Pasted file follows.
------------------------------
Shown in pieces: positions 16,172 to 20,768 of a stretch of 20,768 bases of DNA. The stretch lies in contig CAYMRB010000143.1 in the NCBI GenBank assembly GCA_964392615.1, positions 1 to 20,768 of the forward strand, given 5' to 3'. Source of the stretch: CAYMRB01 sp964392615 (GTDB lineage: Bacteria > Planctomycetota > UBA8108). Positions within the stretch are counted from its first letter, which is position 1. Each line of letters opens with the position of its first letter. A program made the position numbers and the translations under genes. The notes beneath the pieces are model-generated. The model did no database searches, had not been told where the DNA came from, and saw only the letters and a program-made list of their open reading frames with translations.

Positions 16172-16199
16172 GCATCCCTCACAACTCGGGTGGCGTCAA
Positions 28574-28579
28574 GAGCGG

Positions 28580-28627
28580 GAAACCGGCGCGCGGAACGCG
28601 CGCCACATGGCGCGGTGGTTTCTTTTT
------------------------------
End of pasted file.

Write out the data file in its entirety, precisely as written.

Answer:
Shown in pieces: positions 16,172 to 20,768 of a stretch of 20,768 bases of DNA. The stretch lies in contig CAYMRB010000143.1 in the NCBI GenBank assembly GCA_964392615.1, positions 1 to 20,768 of the forward strand, given 5' to 3'. Source of the stretch: CAYMRB01 sp964392615 (GTDB lineage: Bacteria > Planctomycetota > UBA8108). Positions within the stretch are counted from its first letter, which is position 1. Each line of letters opens with the position of its first letter. A program made the position numbers and the translations under genes. The notes beneath the pieces are model-generated. The model did no database searches, had not been told where the DNA came from, and saw only the letters and a program-made list of their open reading frames with translations.

Positions 16172-16199
16172 GCATCCCTCACAACTCGGGTGGCGTCAA
Positions 28574-28579
28574 GAGCGG

Positions 28580-28627
28580 GAAACCGGCGCGCGGAACGCG
28601 CGCCACATGGCGCGGTGGTTTCTTTTT